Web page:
DESPITE claims that “all roads lead to [Senator Leila] de Lima” in its investigation into the illegal drug trade in the national penitentiary, the House committee on justice will not recommend charges against her, as some members of the panel said they did not have direct evidence to tag her as the leader of the drug matrix exposed by President Rodrigo Duterte.
Instead, the committee found the need to reimpose the death penalty and to legalize wire-tapping in cases involving illegal drugs.
Panel chairman Oriental Mindoro Rep. Reynaldo Umali said Sunday a committee report would be presented to the 55-member panel Monday for approval after four hearings, where 22 witnesses, mostly drug lords, had testified, along with nine resource persons from various institutions, for a total of 47 hours.
In an interview over radio dzBB Sunday, Umali said the panel would not recommend the filing of charges against De Lima but would recommend that authorities pursue the drug probe and determine the culpability of public officials involved in the proliferation of the illegal drugs at the New Bilibid Prison during her stint as Justice secretary.
De Lima was accused of being behind the proliferation of illegal drugs at the maximum security compound of the national penitentiary by giving protection to the operations of select drug lords and other inmates.
“The panel has no case. It has a weak case versus Senator De Lima,” panel member Ifugao Rep. Teddy Brawner Baguilat told the Manila Standard.
“Because all the evidence they can come out with in the hearing all came from hurried testimonies of criminals without a cause except self preservation,” Baguilat said.
“The panel should not have allowed itself to be used as a forum for a shame and vilification campaign against the lady senator,” said panel member Albay Rep. Edcel Lagman, who described the House probe as “vaudeville.”
On Monday, Umali said the panel would approve its report that he will sponsor and defend it in the plenary for the approval of 293-member House of Representatives before Congress goes on recess this week.
“We’re almost ready to submit our report to the committee tomorrow [Monday] for deliberation and approval. [We hope] within the week, before we close and go on a break, we would have gotten the approval also of the plenary,” Umali told dzBB.
Umali said the panel found that drug syndicates thrived inside the national penitentiary during de Lima’s stint as secretary of the Department of Justice. In fact, some drug lords testified that they had sold drugs to raise campaign funds for De Lima’s senatorial campaign.
“You have heard everything on national television. The public saw what happened and heard the witnesses. So I believe the public already knew what our findings are,” said Umali, who was careful not to disclose details of the findings before the panel members had signed the committee report.
Umali said he agreed with House Speaker Pantaleon Alvarez, who said his committee should not recommend the prosecution of any individual because it was focused on drafting laws or amendments.
Alvarez had initiated the congressional inquiry through a House resolution.
“I agree with the Speaker that since this probe is in aid of legislation, that we focus more on the legislation. After all, a case has already been filed against De Lima and other officials,” said Umali, referring to the drug trafficking charges filed by the Volunteers Against Crime and Corruption against De Lima and seven other people.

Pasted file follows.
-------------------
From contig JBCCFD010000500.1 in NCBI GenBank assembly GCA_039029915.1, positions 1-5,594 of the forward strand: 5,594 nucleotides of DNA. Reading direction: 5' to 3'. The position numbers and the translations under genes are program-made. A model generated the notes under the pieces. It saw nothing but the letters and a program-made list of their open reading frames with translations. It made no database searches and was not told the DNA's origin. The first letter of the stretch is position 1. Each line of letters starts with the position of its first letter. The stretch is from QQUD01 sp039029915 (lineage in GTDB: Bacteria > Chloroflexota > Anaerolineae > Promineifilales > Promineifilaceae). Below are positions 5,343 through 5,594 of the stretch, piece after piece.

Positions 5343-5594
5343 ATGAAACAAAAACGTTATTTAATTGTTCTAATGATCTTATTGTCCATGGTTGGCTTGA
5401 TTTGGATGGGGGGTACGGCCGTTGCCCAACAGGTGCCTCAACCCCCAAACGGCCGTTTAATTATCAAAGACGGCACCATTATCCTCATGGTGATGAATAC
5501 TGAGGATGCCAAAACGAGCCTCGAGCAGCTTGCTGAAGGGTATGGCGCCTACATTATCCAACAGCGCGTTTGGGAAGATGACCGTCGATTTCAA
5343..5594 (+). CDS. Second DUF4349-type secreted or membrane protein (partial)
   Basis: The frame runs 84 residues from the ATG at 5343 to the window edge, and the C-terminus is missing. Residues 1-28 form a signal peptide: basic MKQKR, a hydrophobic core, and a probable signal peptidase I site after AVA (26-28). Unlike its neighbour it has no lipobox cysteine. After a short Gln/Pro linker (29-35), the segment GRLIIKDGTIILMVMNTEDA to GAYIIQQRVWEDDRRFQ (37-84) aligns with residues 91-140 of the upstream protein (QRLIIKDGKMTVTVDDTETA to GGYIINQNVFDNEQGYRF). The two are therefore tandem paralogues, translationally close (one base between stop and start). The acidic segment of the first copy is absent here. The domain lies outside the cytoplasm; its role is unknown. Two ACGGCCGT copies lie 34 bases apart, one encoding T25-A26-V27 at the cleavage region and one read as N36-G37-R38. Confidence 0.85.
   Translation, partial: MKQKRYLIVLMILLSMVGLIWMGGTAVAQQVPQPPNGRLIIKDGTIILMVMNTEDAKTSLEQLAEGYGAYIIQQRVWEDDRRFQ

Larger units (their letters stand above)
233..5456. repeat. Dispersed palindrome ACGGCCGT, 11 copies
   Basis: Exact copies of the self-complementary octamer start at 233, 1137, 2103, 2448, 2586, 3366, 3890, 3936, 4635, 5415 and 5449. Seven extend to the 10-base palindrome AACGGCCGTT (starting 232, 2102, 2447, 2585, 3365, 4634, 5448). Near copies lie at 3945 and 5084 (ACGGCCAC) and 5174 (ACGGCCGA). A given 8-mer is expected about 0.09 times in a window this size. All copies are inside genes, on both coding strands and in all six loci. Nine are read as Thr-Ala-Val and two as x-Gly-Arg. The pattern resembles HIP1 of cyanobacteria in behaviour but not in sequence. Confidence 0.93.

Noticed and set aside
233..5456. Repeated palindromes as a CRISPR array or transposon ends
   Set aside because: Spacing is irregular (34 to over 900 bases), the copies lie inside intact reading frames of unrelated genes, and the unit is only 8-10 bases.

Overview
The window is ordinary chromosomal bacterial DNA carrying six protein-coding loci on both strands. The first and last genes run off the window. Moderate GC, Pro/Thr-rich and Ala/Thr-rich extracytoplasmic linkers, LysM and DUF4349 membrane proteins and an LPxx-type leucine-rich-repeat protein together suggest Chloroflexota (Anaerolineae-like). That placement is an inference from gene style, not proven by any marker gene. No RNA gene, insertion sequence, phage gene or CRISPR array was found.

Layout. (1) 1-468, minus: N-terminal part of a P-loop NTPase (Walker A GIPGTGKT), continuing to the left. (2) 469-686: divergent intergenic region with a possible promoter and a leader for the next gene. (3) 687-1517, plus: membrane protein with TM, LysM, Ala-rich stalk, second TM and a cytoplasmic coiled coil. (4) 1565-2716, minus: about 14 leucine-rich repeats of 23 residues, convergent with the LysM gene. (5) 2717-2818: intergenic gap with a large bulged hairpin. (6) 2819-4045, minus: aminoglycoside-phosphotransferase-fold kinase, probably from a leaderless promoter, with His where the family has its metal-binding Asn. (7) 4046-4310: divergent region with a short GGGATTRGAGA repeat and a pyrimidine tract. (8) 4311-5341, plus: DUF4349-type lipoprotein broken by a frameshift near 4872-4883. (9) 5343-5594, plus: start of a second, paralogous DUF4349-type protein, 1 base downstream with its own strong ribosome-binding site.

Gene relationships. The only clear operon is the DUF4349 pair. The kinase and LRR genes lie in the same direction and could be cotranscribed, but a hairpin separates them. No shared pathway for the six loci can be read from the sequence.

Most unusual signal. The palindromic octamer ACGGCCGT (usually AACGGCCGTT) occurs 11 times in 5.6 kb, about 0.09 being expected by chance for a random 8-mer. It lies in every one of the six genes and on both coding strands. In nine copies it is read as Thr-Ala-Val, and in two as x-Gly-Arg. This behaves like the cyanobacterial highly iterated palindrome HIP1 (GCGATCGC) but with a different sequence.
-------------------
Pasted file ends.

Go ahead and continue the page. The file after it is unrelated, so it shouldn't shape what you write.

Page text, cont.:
“It will be unfair that we make recommendations on the filing of charges since we have not gone deeper into the culpability of each official or who was responsible for the drug trade at the maximum security compound in the national penitentiary,” Umali said.
With clear involvement of former NBP officials in the drug trade, Umali said his panel would also recommend to Congress the reimposition of the death penalty as being advocated by Duterte.
“The revelations in this committee hearings made it more imperative for us to, at this point, reimpose death penalty. Why? Because the four pillars of the criminal justice system are failing the people,” Umali said.
“If the criminal is serving a life sentence, what more do they have to fear?” he said in Filipino. “So you have to raise the level of fear… among these convicted felons.”
Umali said the panel would also recommend wiretapping by amending Republic Act 4200 or the Anti-Wiretapping Law and the suspension of RA 1405 or the Bank Secrecy Law against inmates and those who may have been involved in the proliferation of illegal drugs in the country.
He also said his committee will also recommend amending the Bureau of Corrections Act of 2013 after the law which was designed to enable government to upgrade prison facilities, professionalize the bureau and increase the salary and benefits of its personnel did not work.
Umali vowed to reopen the probe should the alleged lover and former driver-bodyguard of De Lima, Ronnie Dayan, appear after his panel cited him in contempt and ordered his arrest.
Dayan is still in hiding.
Justice Secretary Vitaliano Aguirre II said De Lima would get due process despite the testimony from convicted felons linking her to the illegal drug trade inside the national penitentiary.
“I am not using my office or abusing my power to persecute her,” Aguirre said in an interview.
The fact-finding investigation into De Lima’s alleged involvement and the conduct of a preliminary investigation into drug charges against her were all procedural matters required of his office, Aguirre said.
Aguirre said De Lima, his predecessor, should be very aware of such powers that she herself applied during her tenure as head of the department during the previous administration.
The DoJ chief said senator is only experiencing now what she had done to other politicians during her stint in the DoJ. With Rey E. Requejo
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